Thanks to the licensing agreement for the consumer editions of Vista, they cannot be run on a machine that runs a virtualisation engine – and that’s the only way Mac users can get the WIndows OS onto their system. Update: OK, it isn’t the only way – there’s Boot Camp – but it’s the only way to get it to run side-by-side with OS X without rebooting every time you need to switch operating system.
Microsoft say it’s because ‘virtualisation is a fairly new technology’, one that is ‘not yet mature enough from a security perspective for broad consumer adoption’.
After having a little chuckle about Microsoft using the word ‘security , the cynic in me thinks that it’s more to do with money-making, possibly combined with a few sour grapes.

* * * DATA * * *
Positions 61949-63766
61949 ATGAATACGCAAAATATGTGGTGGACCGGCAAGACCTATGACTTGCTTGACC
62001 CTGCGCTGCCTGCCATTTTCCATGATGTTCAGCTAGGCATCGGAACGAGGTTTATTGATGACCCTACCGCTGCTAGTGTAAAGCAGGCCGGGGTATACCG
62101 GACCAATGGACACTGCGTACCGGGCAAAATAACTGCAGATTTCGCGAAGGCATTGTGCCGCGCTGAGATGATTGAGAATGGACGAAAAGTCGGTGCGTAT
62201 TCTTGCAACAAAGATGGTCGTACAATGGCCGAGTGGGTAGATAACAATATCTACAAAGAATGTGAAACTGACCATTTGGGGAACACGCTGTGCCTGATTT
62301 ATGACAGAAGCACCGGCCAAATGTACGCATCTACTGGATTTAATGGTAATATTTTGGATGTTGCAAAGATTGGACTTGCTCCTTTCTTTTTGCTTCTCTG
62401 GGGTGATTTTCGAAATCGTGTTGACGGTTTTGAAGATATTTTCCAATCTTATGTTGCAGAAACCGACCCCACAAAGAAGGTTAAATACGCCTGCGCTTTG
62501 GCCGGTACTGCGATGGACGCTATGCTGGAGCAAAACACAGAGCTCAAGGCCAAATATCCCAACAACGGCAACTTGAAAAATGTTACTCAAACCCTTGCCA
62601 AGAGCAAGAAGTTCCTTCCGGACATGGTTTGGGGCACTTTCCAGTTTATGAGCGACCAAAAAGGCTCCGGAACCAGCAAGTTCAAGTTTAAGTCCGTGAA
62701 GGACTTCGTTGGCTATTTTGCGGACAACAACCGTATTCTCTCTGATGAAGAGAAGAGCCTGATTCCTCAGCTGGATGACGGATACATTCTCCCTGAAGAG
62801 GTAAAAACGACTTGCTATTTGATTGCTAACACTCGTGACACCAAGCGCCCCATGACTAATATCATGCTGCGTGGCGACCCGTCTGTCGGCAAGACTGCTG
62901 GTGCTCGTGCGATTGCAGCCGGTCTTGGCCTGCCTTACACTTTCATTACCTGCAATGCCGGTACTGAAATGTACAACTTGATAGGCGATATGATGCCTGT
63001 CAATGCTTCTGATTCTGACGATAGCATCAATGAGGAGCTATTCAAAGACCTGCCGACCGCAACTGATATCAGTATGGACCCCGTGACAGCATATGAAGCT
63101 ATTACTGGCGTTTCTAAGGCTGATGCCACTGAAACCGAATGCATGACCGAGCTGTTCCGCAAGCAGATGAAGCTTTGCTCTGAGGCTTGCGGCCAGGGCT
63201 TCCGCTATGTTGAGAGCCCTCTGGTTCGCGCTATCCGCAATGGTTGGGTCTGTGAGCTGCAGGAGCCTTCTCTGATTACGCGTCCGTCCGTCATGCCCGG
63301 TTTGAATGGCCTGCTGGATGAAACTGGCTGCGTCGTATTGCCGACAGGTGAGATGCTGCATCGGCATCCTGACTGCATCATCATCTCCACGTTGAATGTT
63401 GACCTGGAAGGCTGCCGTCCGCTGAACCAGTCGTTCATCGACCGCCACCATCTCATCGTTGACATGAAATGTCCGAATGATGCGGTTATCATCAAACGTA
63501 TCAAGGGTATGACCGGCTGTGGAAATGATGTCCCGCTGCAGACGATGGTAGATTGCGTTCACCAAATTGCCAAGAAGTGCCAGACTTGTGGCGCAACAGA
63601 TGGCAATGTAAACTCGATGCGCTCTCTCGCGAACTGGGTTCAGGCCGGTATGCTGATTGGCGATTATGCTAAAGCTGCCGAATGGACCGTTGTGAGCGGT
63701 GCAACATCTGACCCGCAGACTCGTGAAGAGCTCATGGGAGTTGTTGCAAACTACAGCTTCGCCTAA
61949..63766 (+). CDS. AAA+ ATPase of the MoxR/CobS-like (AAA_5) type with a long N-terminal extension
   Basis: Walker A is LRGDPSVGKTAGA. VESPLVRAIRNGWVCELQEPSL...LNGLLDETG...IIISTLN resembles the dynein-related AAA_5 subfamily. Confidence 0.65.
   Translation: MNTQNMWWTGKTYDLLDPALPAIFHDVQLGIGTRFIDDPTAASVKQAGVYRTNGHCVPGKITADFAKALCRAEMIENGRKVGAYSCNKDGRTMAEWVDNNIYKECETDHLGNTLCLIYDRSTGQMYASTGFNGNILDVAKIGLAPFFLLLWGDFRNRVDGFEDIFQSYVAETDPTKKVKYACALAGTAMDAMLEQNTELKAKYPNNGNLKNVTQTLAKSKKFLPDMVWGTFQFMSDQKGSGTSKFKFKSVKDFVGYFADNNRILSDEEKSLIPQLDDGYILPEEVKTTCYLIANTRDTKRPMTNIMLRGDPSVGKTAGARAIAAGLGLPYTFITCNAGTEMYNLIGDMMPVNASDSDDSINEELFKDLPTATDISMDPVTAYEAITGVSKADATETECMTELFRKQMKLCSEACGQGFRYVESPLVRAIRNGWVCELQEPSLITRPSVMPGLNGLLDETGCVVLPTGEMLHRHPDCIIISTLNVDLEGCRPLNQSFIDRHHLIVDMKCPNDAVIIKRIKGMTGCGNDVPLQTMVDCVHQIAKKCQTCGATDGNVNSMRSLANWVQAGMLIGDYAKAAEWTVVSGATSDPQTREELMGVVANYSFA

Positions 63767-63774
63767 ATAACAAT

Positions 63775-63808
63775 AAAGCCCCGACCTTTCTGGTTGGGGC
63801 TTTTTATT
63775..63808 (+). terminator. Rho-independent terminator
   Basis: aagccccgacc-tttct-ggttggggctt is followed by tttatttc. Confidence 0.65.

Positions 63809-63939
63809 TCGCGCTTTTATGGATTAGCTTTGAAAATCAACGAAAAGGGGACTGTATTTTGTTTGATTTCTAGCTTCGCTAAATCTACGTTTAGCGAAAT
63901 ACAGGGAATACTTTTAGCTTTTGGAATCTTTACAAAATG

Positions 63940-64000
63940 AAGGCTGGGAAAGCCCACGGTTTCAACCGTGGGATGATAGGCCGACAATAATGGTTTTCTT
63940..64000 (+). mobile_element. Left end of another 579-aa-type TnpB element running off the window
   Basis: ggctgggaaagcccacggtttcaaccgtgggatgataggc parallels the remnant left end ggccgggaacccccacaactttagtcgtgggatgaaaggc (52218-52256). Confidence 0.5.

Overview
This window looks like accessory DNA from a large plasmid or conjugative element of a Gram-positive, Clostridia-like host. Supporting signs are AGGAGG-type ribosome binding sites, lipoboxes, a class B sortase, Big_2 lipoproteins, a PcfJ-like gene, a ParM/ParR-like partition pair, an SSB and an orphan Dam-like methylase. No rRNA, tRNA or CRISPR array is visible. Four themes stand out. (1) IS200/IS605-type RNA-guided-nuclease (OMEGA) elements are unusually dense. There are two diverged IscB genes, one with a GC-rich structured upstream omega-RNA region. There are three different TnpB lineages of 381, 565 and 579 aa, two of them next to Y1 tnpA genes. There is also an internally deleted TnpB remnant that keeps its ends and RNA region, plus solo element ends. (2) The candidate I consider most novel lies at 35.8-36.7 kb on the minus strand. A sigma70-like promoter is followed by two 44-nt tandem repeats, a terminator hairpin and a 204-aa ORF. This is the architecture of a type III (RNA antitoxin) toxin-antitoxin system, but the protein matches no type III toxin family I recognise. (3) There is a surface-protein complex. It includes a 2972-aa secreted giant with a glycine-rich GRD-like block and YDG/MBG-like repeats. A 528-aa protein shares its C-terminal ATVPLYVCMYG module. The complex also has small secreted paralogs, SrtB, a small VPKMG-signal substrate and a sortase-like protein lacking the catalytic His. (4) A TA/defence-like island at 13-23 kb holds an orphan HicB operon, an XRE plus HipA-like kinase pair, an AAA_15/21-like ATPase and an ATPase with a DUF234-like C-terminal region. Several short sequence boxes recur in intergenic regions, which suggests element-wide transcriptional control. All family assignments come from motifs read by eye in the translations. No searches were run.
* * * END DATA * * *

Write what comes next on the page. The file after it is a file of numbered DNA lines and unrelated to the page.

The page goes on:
Piper Jaffray analyst Gene Munster said of the two companies, “they co-operate at some level. But at a deeper level they’re more competitive with each other.” Not even at a deeper level, if you ask me.
Sure, you can get some fairly shabby versions of Microsoft’s Windows software on a Mac, but many Mac users will readily admit that they wouldn’t put Microsoft’s software onto their machines out of choice.
Of course, for switchers from PC to Mac, the Vista regulation may be more of an issue. There’s no reason why the Intel Macs shouldn’t run Vista admirably well, but they’re going to need to pay for the privilege, as only the business editions are allowed to be run using virtual PC software.
It’s not clear whether there is an in-built check on the home editions of Vista to see what type of machine/engine it has been installed on. Not that we’re advocating breaking license agreements, but it could just be words on Microsoft’s part…